"La Folia" Sonata in D Minor (Op. 5 No. 12) for Flute & Strings
Uploaded on Nov 8, 2017
One of the seminal figures of Baroque music, Arcangelo Corelli was the first master of the modern violin, and the predominance of that instrument in the music of the following three centuries is his technical and pedagogical legacy. He managed to extract from it a beauty of tone and singing lyricism that were previously unknown; these qualities brought him international fame, both for his own performances and for those of his many students who began to disseminate his techniques. It would not be an overstatement to say that the fundamentals of modern string playing -- including issues of both bowing and fingering -- descend directly from Corelli.
Falling at the end of Corelli's great Op. 5 collection of violin sonatas is a series of 24 variations on the Portuguese tune (or rather, chord sequence) La Follia (or Folia). The source material was popular for more than a century before Corelli took it on, but this sonata linked the melody so closely to Corelli's name that Rachmaninov would later call his own musings on the tune Variations on a Theme of Corelli. The moderately paced, triple-meter melody lays itself out over the course of eight measures, maintaining an implacable emphasis on the second beat. Corelli first offers it in its bare form, although many violinists to freely ornament this first statement. (Some performers also include a guitar-like instrument in the continuo section to bring out the music's Iberian character.) Corelli next strips the melody down to a skeleton of paired notes, fleshing out the melody only toward the end of phrases. He then takes the opposite course with a pair of variations that pile more and more notes onto the melodic framework. The following variation comes down hard on the melody's downbeats. From here, Corelli goes for maximum contrast: sparse notes marking only the melodic contour; rapid passagework first for violin and then for continuo; a gently rocking and pastoral treatment followed by short, descending fragmentary phrases; a spastically syncopated variation preceding a sequence of slow double stops that merely follow the melody's outline; a spiky treatment followed by a variation that impatiently rolls through each phrase and then pauses; an operatic lament; an increasingly intense complaint; a sequence that beings with a good-natured treatment but takes on increasing urgency; and so on. The piece ends in a brilliantly jagged variation without prettifying the tragic character Corelli has maintained throughout this work.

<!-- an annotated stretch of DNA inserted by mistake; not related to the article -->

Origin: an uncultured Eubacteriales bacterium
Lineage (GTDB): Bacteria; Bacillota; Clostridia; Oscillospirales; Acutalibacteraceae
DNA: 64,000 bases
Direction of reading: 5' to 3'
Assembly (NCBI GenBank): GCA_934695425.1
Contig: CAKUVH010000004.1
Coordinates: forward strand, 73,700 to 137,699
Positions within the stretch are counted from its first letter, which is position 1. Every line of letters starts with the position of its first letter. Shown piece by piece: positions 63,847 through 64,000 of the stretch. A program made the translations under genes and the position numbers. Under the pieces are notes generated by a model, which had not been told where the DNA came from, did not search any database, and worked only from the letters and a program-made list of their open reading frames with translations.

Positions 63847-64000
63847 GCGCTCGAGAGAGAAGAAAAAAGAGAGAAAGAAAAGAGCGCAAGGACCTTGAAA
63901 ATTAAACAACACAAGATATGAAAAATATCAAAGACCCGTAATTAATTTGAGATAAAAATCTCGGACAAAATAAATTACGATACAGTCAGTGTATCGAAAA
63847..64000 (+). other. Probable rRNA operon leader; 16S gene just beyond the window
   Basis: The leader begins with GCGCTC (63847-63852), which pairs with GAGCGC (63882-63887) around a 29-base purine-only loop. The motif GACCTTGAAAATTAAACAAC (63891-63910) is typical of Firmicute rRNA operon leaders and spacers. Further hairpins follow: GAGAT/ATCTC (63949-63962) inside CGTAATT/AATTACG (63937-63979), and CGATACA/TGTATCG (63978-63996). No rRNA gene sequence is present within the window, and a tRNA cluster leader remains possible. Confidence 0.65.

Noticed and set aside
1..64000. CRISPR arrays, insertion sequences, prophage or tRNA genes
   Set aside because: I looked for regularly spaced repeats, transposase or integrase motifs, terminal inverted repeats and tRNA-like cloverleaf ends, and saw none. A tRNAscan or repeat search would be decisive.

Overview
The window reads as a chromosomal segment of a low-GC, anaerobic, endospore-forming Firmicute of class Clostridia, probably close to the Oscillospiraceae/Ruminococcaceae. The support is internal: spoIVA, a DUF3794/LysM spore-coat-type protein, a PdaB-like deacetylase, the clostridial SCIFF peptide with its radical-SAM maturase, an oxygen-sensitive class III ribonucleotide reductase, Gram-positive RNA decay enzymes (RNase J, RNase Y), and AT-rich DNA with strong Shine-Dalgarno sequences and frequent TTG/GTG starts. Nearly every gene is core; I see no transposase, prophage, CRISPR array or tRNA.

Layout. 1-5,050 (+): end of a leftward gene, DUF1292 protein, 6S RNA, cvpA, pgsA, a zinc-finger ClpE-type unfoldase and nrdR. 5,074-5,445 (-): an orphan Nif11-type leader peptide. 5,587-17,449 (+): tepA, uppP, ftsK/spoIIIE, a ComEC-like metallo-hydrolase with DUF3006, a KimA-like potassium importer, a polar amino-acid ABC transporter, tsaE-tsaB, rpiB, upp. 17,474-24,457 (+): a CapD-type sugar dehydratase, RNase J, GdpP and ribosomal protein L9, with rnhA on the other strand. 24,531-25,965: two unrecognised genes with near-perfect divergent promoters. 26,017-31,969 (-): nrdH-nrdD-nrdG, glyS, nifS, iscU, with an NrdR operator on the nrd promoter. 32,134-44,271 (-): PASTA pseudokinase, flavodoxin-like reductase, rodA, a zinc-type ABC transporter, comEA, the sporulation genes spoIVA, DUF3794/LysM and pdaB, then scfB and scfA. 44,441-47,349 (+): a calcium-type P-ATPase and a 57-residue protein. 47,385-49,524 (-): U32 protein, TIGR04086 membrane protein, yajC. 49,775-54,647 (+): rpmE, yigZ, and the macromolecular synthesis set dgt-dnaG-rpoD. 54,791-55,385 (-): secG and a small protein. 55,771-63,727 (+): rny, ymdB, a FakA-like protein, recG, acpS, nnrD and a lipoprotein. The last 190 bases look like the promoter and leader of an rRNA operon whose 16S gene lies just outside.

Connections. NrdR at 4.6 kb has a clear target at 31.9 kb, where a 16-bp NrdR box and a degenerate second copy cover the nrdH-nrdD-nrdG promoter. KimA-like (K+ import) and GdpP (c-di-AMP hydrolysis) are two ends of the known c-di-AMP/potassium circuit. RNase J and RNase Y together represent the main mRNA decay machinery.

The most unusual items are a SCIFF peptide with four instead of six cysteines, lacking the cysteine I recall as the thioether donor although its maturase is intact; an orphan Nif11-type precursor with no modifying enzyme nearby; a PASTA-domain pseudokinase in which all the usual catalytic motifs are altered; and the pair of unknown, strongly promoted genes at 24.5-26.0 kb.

Source: AllMusic (https://www.allmusic.com/composition/sonata-for-violin-continuo-in-d-minor-la-follia-op5-12-mc0002419049).
Although originally written for Violin and Continuo , I created this Arrangement of the "La Folia" Sonata in D Minor (Op. 5 No. 12) for Flute & Strings (2 Violins, Viola & Cello).
|Key signature||2 flats|
|Part names||Flute, Violin(2), Viola, Cello|
|Privacy||Everyone can see this score|
|License||None (All rights reserved)|